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Siginificant increase in screen time causing eye health concerns

Nel Woolcott - Anne Corder Recruitment

UK adults spend almost half of the day in front of a screen – new research has revealed.

A change in working conditions and spending more time at home during the pandemic has undoubtedly seen an increase in hours spent in front of a laptop or computer, browsing the Internet and watching television.

In addition, we spend an average of 1.8 hours a day on social media; adding up to an average of 4,542 hours in front of a screen each year, according to a study from comparison site Uswitch.

National Eye Health Care Week (20-26 September) aims to encourage the public to be ‘eye aware’ with a series of initiatives inspiring greater up-take of routine sight tests and highlighting the role healthy lifestyles play in preventing avoidable sight loss.

And with even more people now logging on at home, there is plenty of advice for laptop users whether they have returned to the office or continue to work remotely.

Keeping a focus on eye health is as important as any other area of our wellbeing, says Nel Woolcott – recruitment partner at Peterborough-based Anne Corder Recruitment.

She said: “For millions of people, staring at a screen all day is the norm – especially with more people working from home during the pandemic and perhaps not taking the breaks they should.

“Add mobile phones into the mix; with social media, news feeds and Internet searches, and it is little wonder that we are putting our eyes through a lot every day.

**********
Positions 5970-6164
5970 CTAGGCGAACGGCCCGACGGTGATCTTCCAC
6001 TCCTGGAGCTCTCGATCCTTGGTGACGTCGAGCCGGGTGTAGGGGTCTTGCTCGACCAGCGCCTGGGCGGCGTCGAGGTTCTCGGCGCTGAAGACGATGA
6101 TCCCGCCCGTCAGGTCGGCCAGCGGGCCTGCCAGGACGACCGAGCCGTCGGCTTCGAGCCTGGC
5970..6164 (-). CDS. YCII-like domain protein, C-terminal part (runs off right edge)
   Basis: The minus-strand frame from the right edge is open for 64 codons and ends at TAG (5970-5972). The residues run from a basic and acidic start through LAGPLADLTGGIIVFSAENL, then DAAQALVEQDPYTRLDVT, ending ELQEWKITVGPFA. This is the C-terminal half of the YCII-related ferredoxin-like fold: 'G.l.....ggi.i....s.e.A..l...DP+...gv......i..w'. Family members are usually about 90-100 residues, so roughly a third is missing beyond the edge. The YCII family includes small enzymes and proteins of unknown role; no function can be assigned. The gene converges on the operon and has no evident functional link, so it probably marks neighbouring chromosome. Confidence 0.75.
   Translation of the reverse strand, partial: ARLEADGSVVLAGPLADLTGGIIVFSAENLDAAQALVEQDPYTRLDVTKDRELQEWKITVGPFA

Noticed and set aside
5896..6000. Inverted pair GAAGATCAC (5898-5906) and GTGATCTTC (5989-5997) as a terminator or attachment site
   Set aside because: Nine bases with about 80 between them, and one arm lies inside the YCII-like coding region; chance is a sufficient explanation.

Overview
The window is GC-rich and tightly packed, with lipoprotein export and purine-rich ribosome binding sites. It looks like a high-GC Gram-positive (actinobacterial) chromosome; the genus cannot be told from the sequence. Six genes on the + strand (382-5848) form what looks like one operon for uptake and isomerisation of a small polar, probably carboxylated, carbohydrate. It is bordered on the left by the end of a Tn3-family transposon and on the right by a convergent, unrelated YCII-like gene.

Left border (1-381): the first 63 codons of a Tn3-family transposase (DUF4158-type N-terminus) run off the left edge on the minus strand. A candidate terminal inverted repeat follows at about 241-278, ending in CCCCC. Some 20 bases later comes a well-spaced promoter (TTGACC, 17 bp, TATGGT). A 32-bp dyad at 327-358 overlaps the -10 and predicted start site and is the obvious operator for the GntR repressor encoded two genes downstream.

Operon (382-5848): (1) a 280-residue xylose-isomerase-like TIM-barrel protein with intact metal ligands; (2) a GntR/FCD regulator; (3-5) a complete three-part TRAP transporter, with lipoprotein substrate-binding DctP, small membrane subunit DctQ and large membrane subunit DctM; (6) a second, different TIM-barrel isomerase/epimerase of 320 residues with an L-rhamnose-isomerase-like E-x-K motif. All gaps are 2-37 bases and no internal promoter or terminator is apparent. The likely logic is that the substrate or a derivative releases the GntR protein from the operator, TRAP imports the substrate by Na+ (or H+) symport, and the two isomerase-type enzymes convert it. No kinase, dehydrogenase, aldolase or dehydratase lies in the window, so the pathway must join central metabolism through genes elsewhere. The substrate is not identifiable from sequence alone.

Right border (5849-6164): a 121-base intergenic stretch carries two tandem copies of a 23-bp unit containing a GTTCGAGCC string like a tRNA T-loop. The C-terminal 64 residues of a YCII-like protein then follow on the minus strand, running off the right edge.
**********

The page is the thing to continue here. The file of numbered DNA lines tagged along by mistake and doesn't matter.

“Events like National Eye Health Week do really remind us just how precious our sight is, and how daily strains can take their toll.

“However, there are a number of easy checks and tips for staff when taking care of their eyes and ensuring their well-being while working from home, on the move or in the office.”

If you spend much of your working day at a computer screen:

  • Check the screen is well positioned and properly adjusted – it is estimated that one in four users move the screen closer to focus on their work.Locate the computer screen four or five inches below your eye level.
  • Make sure lighting conditions are suitable and try and get as much natural light into your work area as possible. Adjust your screen lighting/brightness if possible.
  • Take regular breaks from screen work.
  • Blink! We naturally blink about 20 times every minute, but when focusing on a screen this can drop by as much as half. This means your eyes are at much greater risk of drying out when working on the computer.
  • Make sure your screen is clean to help reduce glare.

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